Market Recap for Wednesday, June 5, 2019
The good news is that the U.S. stock market advanced on Wednesday and that both the Dow Jones (+0.82%) and S&P 500 (+0.82%) were able to clear their respective declining 20 day EMAs. Another piece of good news is that 10 of the 11 sectors advanced with only energy (XLE, -1.11%) down for the day as crude oil ($WTIC, -3.37%) took another big hit:
The $50-$52 per barrel range appears to be significant short-term support and we are bouncing off this area in early morning trade. Failure to hold this level, however, would likely lead to a test of the December low in the lower-40s. The XLE would likely be much lower if it weren't for the falling U.S. Dollar Index ($USD) over the past week. Materials (XLB, +0.73%) and energy both tend to show relative performance vs. the benchmark S&P 500 that moves inversely to the USD.
The leadership in defensive sectors was obvious on Wednesday and there's more detail on this in the Sector/Industry Watch section below. In addition, another not-so-great story from yesterday was the performance of small caps. The Russell 2000 did not participate in the advance, dropping a point on the session.
Telecommunications equipment ($DJUSCT, +2.34%) was one very bright spot in technology (XLK, +1.30%) as it held off sellers at price support once again, this time breaking back above 20 day EMA resistance. Clearing 1400 would be a huge deal for this group:
The 10 year treasury yield ($TNX) is down 3 basis points this morning and just below the 2.10% level. Crude oil prices ($WTIC) have stabilized, even if only temporarily, and are currently trading up close to 1% and just above $52 per barrel. Gold ($GOLD) continues to rise, up $8 to $1341 per barrel. I see GOLD potentially rising to challenge multi-year price resistance close to the $1375 per ounce area. Longer-term, I'm bearish gold. But short-term fundamentals have improved as the Fed considers lowering interest rates. The TNX has taken a decidedly lower move vs. the 10 year German treasury yield ($DET10Y) over the past several weeks and that typically coincides with a weaker dollar. Gold historically moves opposite the dollar.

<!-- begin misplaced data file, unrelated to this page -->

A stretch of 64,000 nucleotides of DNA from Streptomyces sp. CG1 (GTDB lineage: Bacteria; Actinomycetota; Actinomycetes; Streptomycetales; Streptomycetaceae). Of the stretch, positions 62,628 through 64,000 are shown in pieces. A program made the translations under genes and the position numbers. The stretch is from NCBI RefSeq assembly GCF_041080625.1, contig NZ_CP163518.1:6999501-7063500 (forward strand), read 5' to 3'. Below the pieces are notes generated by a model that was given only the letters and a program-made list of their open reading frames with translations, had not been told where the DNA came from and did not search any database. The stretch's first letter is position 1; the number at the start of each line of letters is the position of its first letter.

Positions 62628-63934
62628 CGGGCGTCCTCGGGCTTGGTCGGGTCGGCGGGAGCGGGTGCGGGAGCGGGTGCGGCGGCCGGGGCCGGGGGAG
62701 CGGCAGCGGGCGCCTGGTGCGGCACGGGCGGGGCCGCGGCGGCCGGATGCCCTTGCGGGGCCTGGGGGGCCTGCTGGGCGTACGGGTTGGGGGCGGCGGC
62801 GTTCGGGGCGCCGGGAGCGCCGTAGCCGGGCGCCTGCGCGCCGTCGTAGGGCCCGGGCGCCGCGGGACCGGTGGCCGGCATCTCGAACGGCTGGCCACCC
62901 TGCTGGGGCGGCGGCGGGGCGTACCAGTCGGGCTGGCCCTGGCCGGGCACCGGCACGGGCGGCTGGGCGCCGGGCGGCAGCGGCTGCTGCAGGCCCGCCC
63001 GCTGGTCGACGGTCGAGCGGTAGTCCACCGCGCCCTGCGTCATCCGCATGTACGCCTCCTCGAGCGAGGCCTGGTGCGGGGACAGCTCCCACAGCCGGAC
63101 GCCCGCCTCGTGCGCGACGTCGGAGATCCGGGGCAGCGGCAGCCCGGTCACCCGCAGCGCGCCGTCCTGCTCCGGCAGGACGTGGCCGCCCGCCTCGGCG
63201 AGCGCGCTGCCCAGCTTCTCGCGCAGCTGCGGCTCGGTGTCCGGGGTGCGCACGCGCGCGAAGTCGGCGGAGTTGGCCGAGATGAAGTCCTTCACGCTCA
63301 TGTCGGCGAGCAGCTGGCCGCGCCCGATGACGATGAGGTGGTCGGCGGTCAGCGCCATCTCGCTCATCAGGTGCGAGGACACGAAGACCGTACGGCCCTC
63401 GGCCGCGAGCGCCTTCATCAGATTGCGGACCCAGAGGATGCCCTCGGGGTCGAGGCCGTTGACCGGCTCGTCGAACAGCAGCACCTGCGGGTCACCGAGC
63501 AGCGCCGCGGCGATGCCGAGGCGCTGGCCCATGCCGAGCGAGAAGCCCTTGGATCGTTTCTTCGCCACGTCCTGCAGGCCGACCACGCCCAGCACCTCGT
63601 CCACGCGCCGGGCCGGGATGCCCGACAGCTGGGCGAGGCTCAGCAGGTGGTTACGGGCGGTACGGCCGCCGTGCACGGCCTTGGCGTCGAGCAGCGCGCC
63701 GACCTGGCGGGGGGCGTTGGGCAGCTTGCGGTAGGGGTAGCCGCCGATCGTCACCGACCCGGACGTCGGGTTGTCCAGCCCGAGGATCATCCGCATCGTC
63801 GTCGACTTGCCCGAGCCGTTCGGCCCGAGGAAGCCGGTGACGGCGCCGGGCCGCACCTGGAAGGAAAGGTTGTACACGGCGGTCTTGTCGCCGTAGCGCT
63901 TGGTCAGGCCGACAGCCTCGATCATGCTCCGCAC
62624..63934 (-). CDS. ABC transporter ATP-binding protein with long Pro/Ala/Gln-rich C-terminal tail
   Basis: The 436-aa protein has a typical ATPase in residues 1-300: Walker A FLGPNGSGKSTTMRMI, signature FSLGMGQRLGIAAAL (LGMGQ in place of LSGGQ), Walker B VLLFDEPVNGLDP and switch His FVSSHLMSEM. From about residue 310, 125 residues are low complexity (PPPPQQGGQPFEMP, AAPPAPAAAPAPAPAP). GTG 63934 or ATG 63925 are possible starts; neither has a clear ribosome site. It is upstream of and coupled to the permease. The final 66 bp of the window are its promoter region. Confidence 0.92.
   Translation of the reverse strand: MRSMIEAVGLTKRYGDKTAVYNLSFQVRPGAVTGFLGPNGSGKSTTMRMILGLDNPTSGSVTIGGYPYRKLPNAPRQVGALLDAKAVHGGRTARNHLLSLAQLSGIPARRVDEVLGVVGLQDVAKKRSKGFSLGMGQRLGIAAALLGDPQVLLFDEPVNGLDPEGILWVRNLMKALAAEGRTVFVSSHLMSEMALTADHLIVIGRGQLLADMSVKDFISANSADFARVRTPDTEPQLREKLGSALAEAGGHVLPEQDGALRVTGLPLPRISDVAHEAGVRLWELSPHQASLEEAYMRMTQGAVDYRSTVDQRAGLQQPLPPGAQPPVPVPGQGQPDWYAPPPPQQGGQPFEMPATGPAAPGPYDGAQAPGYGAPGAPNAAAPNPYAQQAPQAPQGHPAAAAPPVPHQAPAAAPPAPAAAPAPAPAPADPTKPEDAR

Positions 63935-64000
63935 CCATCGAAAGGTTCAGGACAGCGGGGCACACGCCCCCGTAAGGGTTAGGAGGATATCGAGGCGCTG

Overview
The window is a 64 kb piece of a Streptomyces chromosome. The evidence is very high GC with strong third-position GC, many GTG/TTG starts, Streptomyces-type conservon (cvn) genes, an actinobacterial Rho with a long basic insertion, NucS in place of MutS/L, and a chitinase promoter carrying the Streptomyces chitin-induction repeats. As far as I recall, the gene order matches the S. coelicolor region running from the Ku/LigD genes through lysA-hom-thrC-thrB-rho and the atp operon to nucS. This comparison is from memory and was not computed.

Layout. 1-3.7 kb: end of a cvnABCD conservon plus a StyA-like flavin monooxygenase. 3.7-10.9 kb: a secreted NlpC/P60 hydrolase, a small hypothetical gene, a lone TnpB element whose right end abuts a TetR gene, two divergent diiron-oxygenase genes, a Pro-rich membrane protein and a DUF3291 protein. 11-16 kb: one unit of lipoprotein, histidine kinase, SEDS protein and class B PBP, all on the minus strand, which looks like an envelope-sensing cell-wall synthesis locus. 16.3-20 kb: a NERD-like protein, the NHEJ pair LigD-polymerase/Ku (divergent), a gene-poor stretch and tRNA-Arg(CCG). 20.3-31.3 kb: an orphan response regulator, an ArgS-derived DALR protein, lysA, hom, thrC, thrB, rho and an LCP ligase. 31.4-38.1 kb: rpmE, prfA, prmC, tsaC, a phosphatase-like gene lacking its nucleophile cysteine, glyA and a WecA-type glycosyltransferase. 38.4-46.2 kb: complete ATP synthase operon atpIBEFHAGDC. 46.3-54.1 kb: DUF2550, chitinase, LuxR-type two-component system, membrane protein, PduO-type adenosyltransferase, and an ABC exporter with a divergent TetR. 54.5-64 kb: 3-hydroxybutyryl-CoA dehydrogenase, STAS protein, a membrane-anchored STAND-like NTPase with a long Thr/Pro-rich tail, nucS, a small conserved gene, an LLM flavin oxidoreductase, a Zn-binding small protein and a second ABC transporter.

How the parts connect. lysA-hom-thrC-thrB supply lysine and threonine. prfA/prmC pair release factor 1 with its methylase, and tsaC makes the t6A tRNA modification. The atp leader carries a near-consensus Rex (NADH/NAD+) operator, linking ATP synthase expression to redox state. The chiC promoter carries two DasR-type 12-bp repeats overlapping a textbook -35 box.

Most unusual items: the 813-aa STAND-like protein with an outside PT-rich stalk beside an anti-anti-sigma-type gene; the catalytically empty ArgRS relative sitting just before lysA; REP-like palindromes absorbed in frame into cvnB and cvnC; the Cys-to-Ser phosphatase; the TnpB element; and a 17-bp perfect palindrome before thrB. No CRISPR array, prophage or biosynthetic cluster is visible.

In Asia overnight, China's Shanghai Composite ($SSEC) made a significant breakdown, closing back below 2850 for the first time since February:
Dow Jones futures are higher this morning by 21 points as the stock market is now beginning to anticipate a rate cut, possibly in July.
I believe a short-term key for U.S. equities will be the direction of the 10 year treasury yield ($TNX). We nearly tested the 2017 low on the TNX below 2.10%. If that level holds and we begin to move higher on the TNX, that would signal rotation away from the defensive treasury market. That normally coincides with a stock market advance. It wasn't much, but the S&P 500 did manage to close above its 20 day EMA on Wednesday and this morning's futures point to further gains:
In order to keep it real, it is definitely worth mentioning that Wednesday's rally was suspicious. Speculation and aggressiveness are critical components of a bull market. We want investors/traders to have an appetite for risk. That shows up in a number of ways, but perhaps the most visual is by simply comparing sector performance. One day doesn't make a trend, but the sector leaderboard yesterday was not a confirming signal of market strength:
The defensive sectors littered the top half of the sector leaderboard and that's not what I look for when the S&P 500 is attempting to clear a technical hurdle. If the S&P 500 continues to rally back to all-time highs and the structure of sector leadership remains as you see it above, I would run for the hills. I don't believe that will happen, just pointing out what I believe would be a major warning sign.
The NASDAQ has two bearish historical periods during the month of June. Since 1971, here are the annualized return for each period:
June 8-12: -26.61%
June 18-26: -24.34%
Key Earnings Reports
(actual vs. estimate):
CIEN: .48 vs .40
SAIC: 1.36 vs 1.21
SJM: 2.08 vs 1.97
(reports after close, estimate provided):
Key Economic Reports
Initial jobless claims released at 8:30am EST: 218,000 (actual) vs 215,000 (estimate)
Q1 productivity released at 8:30am EST: 3.4% (actual) vs. 3.4% (estimate)
Q1 labor unit costs released at 8:30am EST: -1.6% (actual) vs. -0.8% (estimate)